Rule 2 also underwent several alterations regarding equipment, including the new Rule 2-7-7, which permits participants to wear secured, non-abrasive head coverings for religious or cosmetic reasons without first obtaining state association approval.
Beyond a pair of changes permitting hair ties and other soft, non-rigid materials worn on the arm and securely fastened hair adornments (Rule 2-7-5), the other major equipment-related modifications are found in Rule 2-7-3, which allows face masks that are soft and non-abrasive.
“The rules committee reviewed both the permissibility of headwear for religious and cosmetic reasons and securely fastened hair adornments that do not endanger other players and agreed that eliminating barriers to participation was important for the growth of the game,” Atkinson said.
Under Rule 2-6-1a, goalkeepers are no longer required to wear shin protectors, as there is no standard for those pieces of equipment. Goalkeepers still have the option to wear shin protection with padding up to one inch in thickness, which also creates consistency with boys lacrosse. Additional changes to Rule 2-6-1 detail the additional equipment options for goalkeepers, including a clear, molded and non-rigid helmet eye shield, as well as tinted or clear eyeglasses.
A new equipment option for officials was added as new Rule 2-8-5 offering the ability to use audible wireless communication devices as a means of adjusting to the increased speed of the game.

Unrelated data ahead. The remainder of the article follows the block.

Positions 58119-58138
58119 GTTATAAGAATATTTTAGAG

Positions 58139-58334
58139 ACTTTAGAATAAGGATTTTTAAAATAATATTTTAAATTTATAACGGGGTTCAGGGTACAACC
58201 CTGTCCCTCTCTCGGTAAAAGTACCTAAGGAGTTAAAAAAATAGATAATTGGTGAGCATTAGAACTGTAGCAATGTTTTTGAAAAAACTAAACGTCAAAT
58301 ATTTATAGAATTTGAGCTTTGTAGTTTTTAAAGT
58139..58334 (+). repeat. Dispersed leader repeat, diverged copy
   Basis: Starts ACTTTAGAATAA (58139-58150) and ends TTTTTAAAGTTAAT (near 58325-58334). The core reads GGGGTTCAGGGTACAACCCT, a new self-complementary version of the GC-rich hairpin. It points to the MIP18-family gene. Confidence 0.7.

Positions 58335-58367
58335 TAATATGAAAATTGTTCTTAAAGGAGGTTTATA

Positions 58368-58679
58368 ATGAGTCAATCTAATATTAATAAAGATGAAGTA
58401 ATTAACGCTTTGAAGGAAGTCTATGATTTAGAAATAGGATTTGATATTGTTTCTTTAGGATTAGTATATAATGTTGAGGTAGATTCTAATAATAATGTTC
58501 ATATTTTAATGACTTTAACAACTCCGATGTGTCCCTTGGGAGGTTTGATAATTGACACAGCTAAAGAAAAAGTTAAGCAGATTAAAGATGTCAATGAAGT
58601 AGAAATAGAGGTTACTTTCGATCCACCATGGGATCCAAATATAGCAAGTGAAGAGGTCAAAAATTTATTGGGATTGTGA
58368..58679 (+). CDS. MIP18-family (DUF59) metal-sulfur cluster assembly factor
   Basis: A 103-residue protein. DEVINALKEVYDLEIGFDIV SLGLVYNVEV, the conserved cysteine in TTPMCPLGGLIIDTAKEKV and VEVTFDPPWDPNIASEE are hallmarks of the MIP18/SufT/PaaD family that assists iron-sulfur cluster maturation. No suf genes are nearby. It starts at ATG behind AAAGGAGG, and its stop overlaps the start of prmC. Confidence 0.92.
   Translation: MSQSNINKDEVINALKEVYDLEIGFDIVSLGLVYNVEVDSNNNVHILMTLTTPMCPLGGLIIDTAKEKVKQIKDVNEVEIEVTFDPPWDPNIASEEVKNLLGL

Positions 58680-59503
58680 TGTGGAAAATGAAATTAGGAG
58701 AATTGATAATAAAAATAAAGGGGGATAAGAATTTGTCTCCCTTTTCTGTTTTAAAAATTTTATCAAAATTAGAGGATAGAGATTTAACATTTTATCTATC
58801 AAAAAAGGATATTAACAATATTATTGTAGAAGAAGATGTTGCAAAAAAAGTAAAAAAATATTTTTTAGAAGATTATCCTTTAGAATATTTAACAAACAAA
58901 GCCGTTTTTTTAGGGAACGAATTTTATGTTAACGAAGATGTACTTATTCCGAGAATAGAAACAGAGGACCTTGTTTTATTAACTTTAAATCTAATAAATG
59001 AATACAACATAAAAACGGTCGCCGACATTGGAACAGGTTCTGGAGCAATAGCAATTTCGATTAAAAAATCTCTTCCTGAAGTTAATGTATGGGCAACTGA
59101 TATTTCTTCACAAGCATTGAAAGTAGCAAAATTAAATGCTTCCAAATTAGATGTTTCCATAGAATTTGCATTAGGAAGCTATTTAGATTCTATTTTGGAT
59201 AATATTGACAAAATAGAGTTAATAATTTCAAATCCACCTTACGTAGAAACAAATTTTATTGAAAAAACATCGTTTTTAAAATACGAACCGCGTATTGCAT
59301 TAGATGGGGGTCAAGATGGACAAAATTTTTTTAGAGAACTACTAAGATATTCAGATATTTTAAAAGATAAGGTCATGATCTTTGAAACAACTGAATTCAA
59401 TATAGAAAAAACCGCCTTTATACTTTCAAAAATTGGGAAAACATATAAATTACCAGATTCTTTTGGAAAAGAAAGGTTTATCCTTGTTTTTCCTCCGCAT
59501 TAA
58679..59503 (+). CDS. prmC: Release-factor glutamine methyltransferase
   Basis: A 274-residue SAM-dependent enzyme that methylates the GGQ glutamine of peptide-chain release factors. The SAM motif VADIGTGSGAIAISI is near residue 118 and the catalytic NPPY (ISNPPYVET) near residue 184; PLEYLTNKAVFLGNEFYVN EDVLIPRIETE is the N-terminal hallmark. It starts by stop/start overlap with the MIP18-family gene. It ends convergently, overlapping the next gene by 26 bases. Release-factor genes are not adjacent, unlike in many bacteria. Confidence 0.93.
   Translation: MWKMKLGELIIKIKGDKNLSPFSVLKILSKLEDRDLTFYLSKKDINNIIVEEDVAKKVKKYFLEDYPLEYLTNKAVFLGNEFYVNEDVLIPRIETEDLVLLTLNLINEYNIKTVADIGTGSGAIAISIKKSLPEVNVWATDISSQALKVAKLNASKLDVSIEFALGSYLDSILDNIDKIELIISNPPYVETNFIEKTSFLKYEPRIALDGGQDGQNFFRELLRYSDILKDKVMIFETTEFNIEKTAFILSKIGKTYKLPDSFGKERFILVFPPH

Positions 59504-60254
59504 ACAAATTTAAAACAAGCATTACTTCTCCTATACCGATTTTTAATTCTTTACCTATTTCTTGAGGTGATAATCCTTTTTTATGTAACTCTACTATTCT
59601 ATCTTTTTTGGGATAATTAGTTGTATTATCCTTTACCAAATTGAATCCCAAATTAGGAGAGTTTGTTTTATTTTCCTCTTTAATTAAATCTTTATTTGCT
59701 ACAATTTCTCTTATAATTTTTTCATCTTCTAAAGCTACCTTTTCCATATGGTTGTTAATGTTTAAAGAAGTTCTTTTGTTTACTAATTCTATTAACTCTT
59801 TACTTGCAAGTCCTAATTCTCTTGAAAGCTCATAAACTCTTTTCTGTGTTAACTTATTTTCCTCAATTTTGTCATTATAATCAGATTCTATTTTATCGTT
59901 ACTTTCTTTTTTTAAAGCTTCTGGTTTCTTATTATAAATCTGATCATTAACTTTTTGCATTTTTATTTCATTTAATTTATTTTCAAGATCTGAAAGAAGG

The goalkeeper was also the focal point in Rules 7-2-1d and Rule 10-1 PENALTIES 1 and 5.
Within Rule 7-2-1, a goalkeeper only needs to keep one foot inside the goal circle in order to reach out her crosse and bring the ball back inside the goal circle. Previously, the goalkeeper could not execute this move with any part of her body grounded outside the goal circle.
Rule 10-1 PENALTIES was modified to include language on the assessment of a false start penalty committed by the goalkeeper or her deputy in the goal circle. PENALTY 5 of the rule now states that a free position will be taken at the closest dot in that instance, with the goalkeeper and her deputy remaining in the goal circle and no defensive player placed behind the free position.
The final major rule change for the 2022 girls lacrosse season is the addition of Rule 9-1k, which lists the “Illegal Exchange of the Crosse” as a minor field foul. Under the new rule, an acceptable exchange of a field crosse with a crosse from the bench area can only be done with both crosses entering and exiting through the substitution area.
A complete listing of the girls lacrosse rules changes will be available on the NFHS website at www.nfhs.org. Click on “Activities & Sports” at the top of the home page and select “Lacrosse-Girls.”
According to the most recent NFHS High School Athletics Participation Survey, 99,750 girls participate in lacrosse in 2,877 high schools across the country, making it the nation’s 10th-most popular girls sport.